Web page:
Bishop Noel Emmanuel of the Trincomalee diocese in eastern Sri Lanka has visited the international offices of the Pontifical Foundation Aid to the Church in Need (ACN) in Germany. In May 2009 the end of a 25-year civil war in Sri Lanka was officially declared. Separatist Tamil insurgents, who are mostly Hindus, were defeated by the island’s government, which represents the Sinhalese and mostly Buddhist majority. The Liberation Tigers of Tamil Eelam (LTTE) demanded greater political autonomy in the eastern and northern provinces, where the Tamil population is concentrated. In a conversation with Esther Gaitan-Fuertes, Bishop Emmanuel lamented the Sri-Lankan government’s lack of interest in promoting reconciliation after decades of civil conflict. He also expressed his concern about the fundamentalists’ hostility towards Christians and other minorities.
ACN: What is the situation of the Sri Lankan people nowadays?
Bishop Noel Emmanuel: Sri Lanka is struggling economically. Our main source of income is tourism. There is a high unemployment rate especially among the youth. University graduates protest because of their lack of job prospects. In the past Sri Lanka used to have a high migration rate, but it has now decreased. One of the reasons is that Sri Lankan migrants had a harsh experience working abroad, especially women. Another reason is that those children left behind by their parents, especially when the mother had also migrated, suffered harassment and even abuse.
Your diocese is in the majority Tamil eastern part of the country. What is the specific situation there?
In the eastern region there is high unemployment and the still unsolved problem of the displaced people. After the conflict ended, the confiscated land was not returned to the owners. The military refuse to do so because they are economically exploiting these lands: they have built hotels, restaurants, etc. However, the new president was able to make major resettlements of people even against the military’s wishes.
The eastern part of Sri Lanka comprises 3 districts that used to be one diocese until it was split in two in July 2012: the diocese of Batticaloa encompasses the districts of Batticaloa and Ampara, in which majority of faithful are Tamil; and the diocese of Trincomalee covers the district of the same name, where we have both Tamil and Sinhalese.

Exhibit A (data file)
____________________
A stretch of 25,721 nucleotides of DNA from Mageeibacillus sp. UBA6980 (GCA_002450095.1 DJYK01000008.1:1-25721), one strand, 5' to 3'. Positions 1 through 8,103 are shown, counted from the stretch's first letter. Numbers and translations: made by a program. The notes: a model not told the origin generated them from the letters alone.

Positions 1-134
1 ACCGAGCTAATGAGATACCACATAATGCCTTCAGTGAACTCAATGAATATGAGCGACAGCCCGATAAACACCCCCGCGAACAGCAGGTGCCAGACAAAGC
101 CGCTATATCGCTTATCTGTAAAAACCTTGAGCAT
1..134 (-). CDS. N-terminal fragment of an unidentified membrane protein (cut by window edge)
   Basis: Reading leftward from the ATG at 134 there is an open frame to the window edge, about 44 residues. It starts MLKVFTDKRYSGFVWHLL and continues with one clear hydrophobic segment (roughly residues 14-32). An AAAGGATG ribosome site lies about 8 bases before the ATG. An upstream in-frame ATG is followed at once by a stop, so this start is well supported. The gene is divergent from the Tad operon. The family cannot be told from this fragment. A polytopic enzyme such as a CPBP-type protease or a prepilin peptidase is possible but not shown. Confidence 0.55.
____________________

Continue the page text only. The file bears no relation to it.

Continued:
After so many years of civil conflict, has there been a reconciliation process in Sri Lanka?
Actually there has been no serious reconciliation process after the war, because the winning side saw no need for it. They had won and they were now in control – that was it. They see Sri Lanka as a Buddhist Sinhalese nation and they are not interested in reconciliation with other groups. After going through such a long war, they do not want to live anything similar again. So the surviving members of the LTTE had to go through a rehabilitation programme, they are constantly monitored and have to report from time to time to the authorities. Currently they have formed a sort of political group to defend their rights before the government.
On the other hand, there is still the problem of the displaced people whose lands had been taken by the military. There are still people protesting against the government and the military because of this issue. After the government changed in 2015 we had a bit of hope. But the new president could not bring any changes due to a corrupted system.
In this political context, what is the position of the Church?
The Church has a good relationship with the government. There is even a Catholic minister for Christian affairs; we meet occasionally to present our issues. Since government officials are present in these meetings, decisions can be made easily. The minister for Christian affairs meets the Bishops during Bishops’ Conference, so they are quite supportive.